In Sapiens, Yuval Harari says:

"Each individual had to understand how to make a stone knife, how to mend a torn cloak, how to lay a rabbit trap, and how to face avalanches, snakebites or hungry lions. Mastery of each of these many skills required years of apprenticeship and practice. "

Our ancestors weren’t taught to do these things. They learnt by going out and doing it. Humans have been learning by doing for over 2 million years. Human evolution has shaped our behaviours and how we learn.


The way we currently learn - by sitting in classrooms and having content taught to us - goes completely against the way we've evolved to learn. It goes completely against our biology. It’s no surprise that it doesn’t work for so many people.


Curiosity-driven learning has been a core theme of this essay. It’s through this that motivation is accounted for and lifelong-learners are created. Learning through Play is the vehicle that allows curiosity-driven learning to occur.


Children's development and learning is complex. Physical, social, cognitive, creative and emotional skills complement and interact with one another as the child learns to navigate a complicated world. Playful learning experiences are an exceptionally effective way of developing these broad, dynamic and interconnected skills. It’s the reason you won’t find a page on the LEGO Foundation website which doesn’t discuss learning through play.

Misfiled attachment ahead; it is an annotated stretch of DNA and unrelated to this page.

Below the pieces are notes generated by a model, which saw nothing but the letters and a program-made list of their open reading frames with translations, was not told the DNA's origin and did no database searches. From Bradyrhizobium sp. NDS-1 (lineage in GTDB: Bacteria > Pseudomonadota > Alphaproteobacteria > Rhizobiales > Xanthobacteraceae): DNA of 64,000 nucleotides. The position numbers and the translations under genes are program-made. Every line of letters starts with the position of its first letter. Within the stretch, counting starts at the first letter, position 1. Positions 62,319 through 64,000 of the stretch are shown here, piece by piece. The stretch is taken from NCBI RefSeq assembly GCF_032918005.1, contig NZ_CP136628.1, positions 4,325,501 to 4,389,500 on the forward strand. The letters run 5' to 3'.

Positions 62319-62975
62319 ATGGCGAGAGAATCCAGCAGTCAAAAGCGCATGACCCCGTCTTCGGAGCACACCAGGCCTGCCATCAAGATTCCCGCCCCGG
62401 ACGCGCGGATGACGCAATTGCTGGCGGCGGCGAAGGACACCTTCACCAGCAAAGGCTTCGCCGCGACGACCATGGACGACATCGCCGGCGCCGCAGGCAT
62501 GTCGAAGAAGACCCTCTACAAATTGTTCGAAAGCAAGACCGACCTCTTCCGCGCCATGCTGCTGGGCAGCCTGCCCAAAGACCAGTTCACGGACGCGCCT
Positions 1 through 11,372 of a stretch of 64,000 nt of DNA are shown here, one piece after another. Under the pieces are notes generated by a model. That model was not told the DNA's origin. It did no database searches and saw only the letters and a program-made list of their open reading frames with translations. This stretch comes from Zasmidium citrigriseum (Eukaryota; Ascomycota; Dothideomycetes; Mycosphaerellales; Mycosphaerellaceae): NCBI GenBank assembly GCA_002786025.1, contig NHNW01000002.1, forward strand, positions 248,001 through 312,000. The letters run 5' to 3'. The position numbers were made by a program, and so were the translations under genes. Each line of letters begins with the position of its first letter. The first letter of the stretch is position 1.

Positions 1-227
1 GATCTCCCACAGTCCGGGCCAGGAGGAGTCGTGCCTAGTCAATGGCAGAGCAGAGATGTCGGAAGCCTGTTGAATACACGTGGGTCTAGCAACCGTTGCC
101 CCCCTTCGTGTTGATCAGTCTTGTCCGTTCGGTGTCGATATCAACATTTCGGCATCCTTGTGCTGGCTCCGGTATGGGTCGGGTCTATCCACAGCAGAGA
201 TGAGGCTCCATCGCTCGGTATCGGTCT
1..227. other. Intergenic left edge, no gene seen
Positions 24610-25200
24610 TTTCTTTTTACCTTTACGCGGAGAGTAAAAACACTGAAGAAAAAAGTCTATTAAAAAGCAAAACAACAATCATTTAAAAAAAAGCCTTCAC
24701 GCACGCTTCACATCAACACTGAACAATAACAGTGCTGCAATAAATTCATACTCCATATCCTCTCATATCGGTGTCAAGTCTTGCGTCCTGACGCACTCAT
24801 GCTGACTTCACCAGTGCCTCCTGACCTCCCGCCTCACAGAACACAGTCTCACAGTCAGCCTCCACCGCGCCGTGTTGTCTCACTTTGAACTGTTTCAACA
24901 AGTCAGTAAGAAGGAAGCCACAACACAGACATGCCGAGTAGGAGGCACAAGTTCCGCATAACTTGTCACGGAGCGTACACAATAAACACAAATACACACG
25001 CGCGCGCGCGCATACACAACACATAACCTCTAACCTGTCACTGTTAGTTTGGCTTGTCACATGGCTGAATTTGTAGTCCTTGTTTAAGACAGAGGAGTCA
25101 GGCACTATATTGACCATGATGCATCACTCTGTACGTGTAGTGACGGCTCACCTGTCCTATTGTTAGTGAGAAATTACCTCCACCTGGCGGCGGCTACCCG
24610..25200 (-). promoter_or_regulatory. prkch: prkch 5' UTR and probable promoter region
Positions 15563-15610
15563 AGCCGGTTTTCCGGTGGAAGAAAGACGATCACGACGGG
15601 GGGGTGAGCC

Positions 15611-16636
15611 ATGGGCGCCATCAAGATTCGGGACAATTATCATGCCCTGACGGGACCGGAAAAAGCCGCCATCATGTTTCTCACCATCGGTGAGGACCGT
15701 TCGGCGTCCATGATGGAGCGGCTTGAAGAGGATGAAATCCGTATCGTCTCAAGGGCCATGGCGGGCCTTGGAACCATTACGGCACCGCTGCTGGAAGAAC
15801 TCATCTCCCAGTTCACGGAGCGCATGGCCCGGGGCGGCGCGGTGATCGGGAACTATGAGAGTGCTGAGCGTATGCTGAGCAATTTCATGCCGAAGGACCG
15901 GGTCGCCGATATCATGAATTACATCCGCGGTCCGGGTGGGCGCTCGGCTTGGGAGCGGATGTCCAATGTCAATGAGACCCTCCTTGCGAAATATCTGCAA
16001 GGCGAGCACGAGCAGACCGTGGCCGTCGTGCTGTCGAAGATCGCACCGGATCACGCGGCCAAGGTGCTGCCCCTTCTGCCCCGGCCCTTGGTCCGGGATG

What makes play such an effective vehicle of learning?


A pair of studies were conducted comparing children’s behaviour when provided with direct instruction about how to use a toy, and when allowed to explore the toy without explicit instruction. Imagine a free-play type of condition.


The children given direct instruction learned the intended use of the toy. The children given the freedom to explore and play with the toy did so, as well. But the children in the play-based groups also discovered additional uses of the toy. This group showed creativity and problem-solving skills not necessary in the direct instruction condition.


This wasn’t a flash in the pan. Different scientists, in a different lab, running their experiment in a different way, produced strikingly similar results. What does it actually mean though?


Speak to a teacher about this and most of them will tell you that they’ve had an intuition about this all along: Direct instruction limits young children’s learning. Teaching is a very effective way to get children to learn something specific— how the toy works. But it also makes children less likely to discover unexpected information and to draw unexpected conclusions. Consider the work your children will be doing in 20 years from - which skills do you think will be more valuable?